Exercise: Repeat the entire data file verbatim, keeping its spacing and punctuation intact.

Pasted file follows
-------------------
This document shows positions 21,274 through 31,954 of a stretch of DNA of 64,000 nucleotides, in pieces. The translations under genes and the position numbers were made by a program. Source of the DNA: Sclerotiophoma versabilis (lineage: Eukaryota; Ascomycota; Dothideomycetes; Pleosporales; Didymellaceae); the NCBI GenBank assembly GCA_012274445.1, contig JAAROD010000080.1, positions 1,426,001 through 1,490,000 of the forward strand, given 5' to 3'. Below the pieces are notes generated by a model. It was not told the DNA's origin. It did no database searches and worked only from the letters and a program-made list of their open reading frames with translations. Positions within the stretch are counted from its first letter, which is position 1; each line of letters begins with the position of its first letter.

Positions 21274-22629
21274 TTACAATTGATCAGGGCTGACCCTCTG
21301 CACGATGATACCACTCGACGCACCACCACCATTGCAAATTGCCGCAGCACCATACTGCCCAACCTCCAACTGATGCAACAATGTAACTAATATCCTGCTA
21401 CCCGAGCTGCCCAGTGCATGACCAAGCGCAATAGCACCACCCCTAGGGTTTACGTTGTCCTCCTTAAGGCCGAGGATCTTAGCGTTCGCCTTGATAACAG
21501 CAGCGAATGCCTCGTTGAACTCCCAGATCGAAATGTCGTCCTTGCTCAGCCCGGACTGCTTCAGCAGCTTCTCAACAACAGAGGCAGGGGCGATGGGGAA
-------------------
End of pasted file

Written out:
This document shows positions 21,274 through 31,954 of a stretch of DNA of 64,000 nucleotides, in pieces. The translations under genes and the position numbers were made by a program. Source of the DNA: Sclerotiophoma versabilis (lineage: Eukaryota; Ascomycota; Dothideomycetes; Pleosporales; Didymellaceae); the NCBI GenBank assembly GCA_012274445.1, contig JAAROD010000080.1, positions 1,426,001 through 1,490,000 of the forward strand, given 5' to 3'. Below the pieces are notes generated by a model. It was not told the DNA's origin. It did no database searches and worked only from the letters and a program-made list of their open reading frames with translations. Positions within the stretch are counted from its first letter, which is position 1; each line of letters begins with the position of its first letter.

Positions 21274-22629
21274 TTACAATTGATCAGGGCTGACCCTCTG
21301 CACGATGATACCACTCGACGCACCACCACCATTGCAAATTGCCGCAGCACCATACTGCCCAACCTCCAACTGATGCAACAATGTAACTAATATCCTGCTA
21401 CCCGAGCTGCCCAGTGCATGACCAAGCGCAATAGCACCACCCCTAGGGTTTACGTTGTCCTCCTTAAGGCCGAGGATCTTAGCGTTCGCCTTGATAACAG
21501 CAGCGAATGCCTCGTTGAACTCCCAGATCGAAATGTCGTCCTTGCTCAGCCCGGACTGCTTCAGCAGCTTCTCAACAACAGAGGCAGGGGCGATGGGGAA